In a system having a conventional implanted AM receiver, if noise jams the receiver, nothing can be done to overcome this problem. Increasing the amplitudes of the signals will not help, since the threshold is fixed at a level below the noise. Thus, when a doctor causes signals to be transmitted to the receiver to control the implanted device, if due to noise the signals are jammed, the signals transmitted from the implanted device to the external unit are not identical to those originally transmitted. The doctor has no means to overcome the noise and cause the desired signals to control the device. However, with the novel AM receiver of the present invention, if the signals received from the implanted device are not the same as those originally transmitted, the doctor may assume that this is due to noise which is greater than the threshold. The presence of the noise may be overcome by merely increasing the peak amplitude of the signals transmitted to the implanted receiver until they are properly detected. This would occur when the signals' peak amplitude is such that the threshold exceeds the noise peak amplitude.
Such an arrangement is shown in FIG. 2, wherein the implanted device 30 is shown to the right of 31, which designates a patient's skin. The implanted device 30 is shown to include the novel AM receiver with the variable threshold, designated by 33. By means of antenna 34, it receives signals transmitted from an external antenna 35 of an external transmitter/receiver 36. The latter is assumed to be under the control of an operator, e.g. a doctor, who can control the peak amplitude of the transmitted signals.
The implanted device 30 is also shown to include a transmitter 40 which by means of its antenna 41, transmits to the external transmitter/receiver 36 the output signals of receiver 33. The signals from the latter are also shown being supplied to implanted circuits 42 to control the operations of the latter. This aspect does not form part of the present invention.
With the present invention, if the output signals from the AM receiver 33 to the transmitter 40 for transmission to the external transmitter/receiver 36 differ from those originally transmitted therefrom to the AM receiver 33, the doctor knows that the implanted circuits 42 did not receive the desired signals. If this inconsistency is due to noise jamming the receiver 33, it is easily curable by increasing the peak amplitudes of the signals from the transmitter/receiver 36 to overcome the noise as previously explained. When the signals received from the AM receiver 33 match the signals transmitted by the external transmitter/receiver 36, the doctor knows that the proper signals were received by the implanted circuits 42.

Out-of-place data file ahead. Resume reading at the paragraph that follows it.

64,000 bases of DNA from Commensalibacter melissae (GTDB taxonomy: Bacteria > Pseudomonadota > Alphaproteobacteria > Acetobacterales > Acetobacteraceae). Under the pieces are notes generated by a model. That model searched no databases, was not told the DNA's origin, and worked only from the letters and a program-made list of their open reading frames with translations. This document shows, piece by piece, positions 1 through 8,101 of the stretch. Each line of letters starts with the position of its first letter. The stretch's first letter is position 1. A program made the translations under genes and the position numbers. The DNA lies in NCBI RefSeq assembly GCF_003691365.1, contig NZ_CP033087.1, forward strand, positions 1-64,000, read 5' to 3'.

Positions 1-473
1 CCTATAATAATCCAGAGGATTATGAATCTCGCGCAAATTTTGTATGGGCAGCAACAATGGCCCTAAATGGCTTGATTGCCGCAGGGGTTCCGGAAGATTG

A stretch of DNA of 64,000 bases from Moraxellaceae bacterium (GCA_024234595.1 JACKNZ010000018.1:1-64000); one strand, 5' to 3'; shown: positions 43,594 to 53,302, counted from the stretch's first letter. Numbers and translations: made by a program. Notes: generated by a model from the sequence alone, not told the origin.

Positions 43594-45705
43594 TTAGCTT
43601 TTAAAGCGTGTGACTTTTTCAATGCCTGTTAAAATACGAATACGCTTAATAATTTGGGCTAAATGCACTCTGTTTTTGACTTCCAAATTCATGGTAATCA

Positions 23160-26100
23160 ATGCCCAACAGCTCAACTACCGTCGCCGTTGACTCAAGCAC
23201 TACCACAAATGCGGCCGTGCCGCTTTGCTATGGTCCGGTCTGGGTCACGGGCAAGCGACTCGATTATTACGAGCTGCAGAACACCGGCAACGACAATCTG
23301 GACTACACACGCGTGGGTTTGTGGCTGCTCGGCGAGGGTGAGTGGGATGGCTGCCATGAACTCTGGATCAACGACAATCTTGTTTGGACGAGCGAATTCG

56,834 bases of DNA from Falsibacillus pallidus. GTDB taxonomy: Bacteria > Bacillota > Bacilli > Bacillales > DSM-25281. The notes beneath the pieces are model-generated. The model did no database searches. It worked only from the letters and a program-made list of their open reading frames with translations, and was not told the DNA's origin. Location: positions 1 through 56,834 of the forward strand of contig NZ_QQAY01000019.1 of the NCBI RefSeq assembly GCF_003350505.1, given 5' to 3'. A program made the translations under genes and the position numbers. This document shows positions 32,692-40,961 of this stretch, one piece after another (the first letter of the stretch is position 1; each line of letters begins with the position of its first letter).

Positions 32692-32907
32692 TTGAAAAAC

Attention is now directed to FIG. 3 wherein one embodiment of the AM receiver 33 having the variable threshold is diagrammed. Basically the AM receiver 33 includes a crystal set type AM detector 45 which receives the modulated signals from the antenna 34. It includes an inductor or coil L1 and a capacitor C1, which together form a resonant circuit for the RF Diode D1, the diode D1 being biased slightly by resistor R1 to increase detection sensitivity. Capacitor C2 filters out the RF. The output from the AM detector 45 is supplied to a peak detector 46 and to the positive input of a comparator 47.
The peak detector 46 includes an amplifier 49 which through diode D2 charges up a capacitor C3 which is connected in parallel with a discharge resistor R2, the decay time associated with the C3/R2 combination being chosen to be long with respect to the time between modulated input pulses. It should be recognized that although a single resistor R2 is chosen to establish a predetermined decay rate, a plurality of resistors could be utilized, each of which is connected across the capacitor C3 at predetermined times, thereby establishing any desired decay rate profile. Capacitor C3 charges up to the peak amplitude of the detected signal. The voltage on capacitor C3 is also applied to a resistor R3 which is connected in series with a resistor R4 to a reference potential VREF. Resistor R3 and R4 and VREF are chosen so that at junction point 50 the voltage is never greater than the predetermined percentage of the peak amplitude of the voltage on C3 and never less than the predetermined minimum level 20. The voltage at junction 50 is the threshold. This voltage is applied to the negative input of a comparator 47. Thus the output of the comparator 47, which represents the output of an AM receiver 33 (see line g FIG. 1) is low when the signal at the positive input, i.e., the detected signal, is less than the threshold. On the other hand when the peak amplitude is greater than the variable threshold the output of the comparator 47 is high.
Although a capacitor has been chosen as a means to establish the threshold, other means could be utilized. For example, an analog-to-digital converter could be used to convert the output of the AM detector 45 to a digital signal. The digital signal could then be altered in accordance with a predetermined decay rate profile, and then processed by a digital-to-analog converter, thereby providing an analog threshold signal the same as that described in the above embodiment.
Although particular embodiments of the invention have been described and illustrated herein, it is recognized that modifications and variations may readily occur to those skilled in the art and consequently, it is intended that the claims be interpreted to cover such modifications and equivalents.
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|U.S. Classification||607/60, 607/27, 128/903, 607/33|
|Cooperative Classification||A61N1/37223, A61N1/372, A61N1/3727, Y10S128/903|
|European Classification||A61N1/372, A61N1/372D2E, A61N1/372D8M|
|May 13, 1986||AS||Assignment|
Owner name: SIEMENS-ELEMA AB, A CORP OF SWEDEN
Free format text: ASSIGNMENT OF ASSIGNORS INTEREST.;ASSIGNOR:PACESETTER SYSTEMS, INC., A CORP OF CA.;REEL/FRAME:004559/0175
Effective date: 19850430
|Jan 9, 1995||AS||Assignment|
Owner name: PACESETTER AB, SWEDEN
Free format text: ASSIGNMENT OF ASSIGNORS INTEREST;ASSIGNOR:AB, SIEMENS-ELEMA;REEL/FRAME:007297/0115
Effective date: 19940924